They say that everyone’s a comedian, but Lorne Michaels is the man you need to impress if you actually want to make comedy — at least on television (and the occasional film). In a Comedy on TV luncheon hosted by the Hollywood Radio and Television Society in Beverly Hills — moderated by Martin Short — on Tuesday, the oft-reserved Michaels opened up about what it takes to produce such a divisive form of entertainment.
Michaels, who has helmed Saturday Night Live as creator and producer since its inception (minus that whole pesky ’86 season), discussed his future with the franchise as something that he’ll do “as long as I possibly can,” but that he’s aware that the day will come when he needs to step down. “I think that there will be a day when I’ll look at it and say I don’t have the edge I used to,” but that “as long as it’s relevant, [SNL] should be on.”
And its relevancy is felt the most when it handles great tragedy. No doubt a nod to the tragic bombing at the Boston Marathon on Monday, Short spoke to Michaels’ deft handling of late night amid a crisis, discussing the way SNL handled both 9/11 and the Newtown shootings. “I think that what happens is, when you’re doing live [television], you know that everyone knows that you’re there, you can say something,” he said. “Broadcast has an obligation and a responsibility to be present, to be connected to what is going on. And that is, you can’t divide everything into news and entertainment. When something that big happens, you have to address it.”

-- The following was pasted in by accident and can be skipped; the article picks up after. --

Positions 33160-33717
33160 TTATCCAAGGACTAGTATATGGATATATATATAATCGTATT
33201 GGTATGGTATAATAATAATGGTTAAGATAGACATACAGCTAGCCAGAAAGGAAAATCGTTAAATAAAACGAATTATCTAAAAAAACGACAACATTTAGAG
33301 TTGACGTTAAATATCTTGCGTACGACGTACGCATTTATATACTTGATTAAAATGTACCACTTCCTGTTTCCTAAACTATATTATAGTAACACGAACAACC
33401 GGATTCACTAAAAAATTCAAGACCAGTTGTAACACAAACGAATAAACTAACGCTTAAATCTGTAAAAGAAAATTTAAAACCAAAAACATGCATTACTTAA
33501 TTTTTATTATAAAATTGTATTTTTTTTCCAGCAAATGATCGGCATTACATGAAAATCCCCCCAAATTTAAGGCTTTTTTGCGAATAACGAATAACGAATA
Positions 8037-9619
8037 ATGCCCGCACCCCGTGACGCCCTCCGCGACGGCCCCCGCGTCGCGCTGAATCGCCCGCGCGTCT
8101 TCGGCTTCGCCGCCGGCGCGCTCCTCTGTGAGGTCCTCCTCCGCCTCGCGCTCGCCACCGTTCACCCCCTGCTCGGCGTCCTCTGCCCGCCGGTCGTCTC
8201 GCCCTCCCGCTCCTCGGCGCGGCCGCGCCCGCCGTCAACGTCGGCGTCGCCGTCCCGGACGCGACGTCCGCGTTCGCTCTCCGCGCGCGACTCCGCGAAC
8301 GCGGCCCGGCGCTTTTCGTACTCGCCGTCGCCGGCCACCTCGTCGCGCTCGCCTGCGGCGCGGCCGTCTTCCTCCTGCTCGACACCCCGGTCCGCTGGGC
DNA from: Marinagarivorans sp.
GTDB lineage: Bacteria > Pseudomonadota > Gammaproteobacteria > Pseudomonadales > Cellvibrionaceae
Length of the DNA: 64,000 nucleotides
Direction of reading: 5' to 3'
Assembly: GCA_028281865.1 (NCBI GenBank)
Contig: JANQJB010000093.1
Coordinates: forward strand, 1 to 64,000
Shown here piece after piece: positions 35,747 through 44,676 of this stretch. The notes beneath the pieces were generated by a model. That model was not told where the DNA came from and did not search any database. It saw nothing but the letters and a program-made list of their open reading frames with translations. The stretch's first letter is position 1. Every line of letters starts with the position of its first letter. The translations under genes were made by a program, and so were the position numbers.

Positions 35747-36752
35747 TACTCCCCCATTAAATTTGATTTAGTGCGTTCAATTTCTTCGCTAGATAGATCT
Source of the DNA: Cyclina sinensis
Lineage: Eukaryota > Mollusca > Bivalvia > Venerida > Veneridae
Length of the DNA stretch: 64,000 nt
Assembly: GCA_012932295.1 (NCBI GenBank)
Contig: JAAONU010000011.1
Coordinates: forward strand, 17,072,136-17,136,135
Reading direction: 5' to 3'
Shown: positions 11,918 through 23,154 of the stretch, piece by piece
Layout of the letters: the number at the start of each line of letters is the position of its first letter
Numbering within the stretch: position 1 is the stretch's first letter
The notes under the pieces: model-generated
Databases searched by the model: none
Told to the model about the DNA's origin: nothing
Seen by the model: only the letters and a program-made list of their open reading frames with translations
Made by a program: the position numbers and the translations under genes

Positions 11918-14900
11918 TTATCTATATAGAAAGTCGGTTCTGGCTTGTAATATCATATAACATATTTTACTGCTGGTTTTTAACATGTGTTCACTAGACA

One thing he seemed hesitant to address, though, was the future of The Tonight Show. NBC confirmed Late Night (and SNL alum, natch) Jimmy Fallon would be taking over in 2014 (with Michaels hopping on as executive producer), but Michaels kept mostly silent, only explaining the reasoning behind the move from Los Angeles to New York. “Jimmy’s from New York, the show appeals to New York — I think New York is different from when Carson left and New York was on its ass.”
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